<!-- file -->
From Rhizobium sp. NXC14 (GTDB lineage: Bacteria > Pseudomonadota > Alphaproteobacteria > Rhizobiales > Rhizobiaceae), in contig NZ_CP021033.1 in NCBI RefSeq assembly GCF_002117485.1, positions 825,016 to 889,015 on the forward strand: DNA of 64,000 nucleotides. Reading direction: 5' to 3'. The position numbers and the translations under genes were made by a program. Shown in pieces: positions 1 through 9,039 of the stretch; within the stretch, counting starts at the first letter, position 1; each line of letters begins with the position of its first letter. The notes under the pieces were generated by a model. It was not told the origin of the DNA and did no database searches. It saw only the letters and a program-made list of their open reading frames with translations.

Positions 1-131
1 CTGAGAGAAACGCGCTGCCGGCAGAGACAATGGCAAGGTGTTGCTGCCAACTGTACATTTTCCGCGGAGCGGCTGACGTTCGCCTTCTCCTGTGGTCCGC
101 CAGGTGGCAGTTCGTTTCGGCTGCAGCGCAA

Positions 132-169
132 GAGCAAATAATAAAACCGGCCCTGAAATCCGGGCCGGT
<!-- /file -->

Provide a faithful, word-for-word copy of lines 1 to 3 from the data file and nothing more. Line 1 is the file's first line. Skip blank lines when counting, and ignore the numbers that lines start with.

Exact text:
From Rhizobium sp. NXC14 (GTDB lineage: Bacteria > Pseudomonadota > Alphaproteobacteria > Rhizobiales > Rhizobiaceae), in contig NZ_CP021033.1 in NCBI RefSeq assembly GCF_002117485.1, positions 825,016 to 889,015 on the forward strand: DNA of 64,000 nucleotides. Reading direction: 5' to 3'. The position numbers and the translations under genes were made by a program. Shown in pieces: positions 1 through 9,039 of the stretch; within the stretch, counting starts at the first letter, position 1; each line of letters begins with the position of its first letter. The notes under the pieces were generated by a model. It was not told the origin of the DNA and did no database searches. It saw only the letters and a program-made list of their open reading frames with translations.

Positions 1-131
1 CTGAGAGAAACGCGCTGCCGGCAGAGACAATGGCAAGGTGTTGCTGCCAACTGTACATTTTCCGCGGAGCGGCTGACGTTCGCCTTCTCCTGTGGTCCGC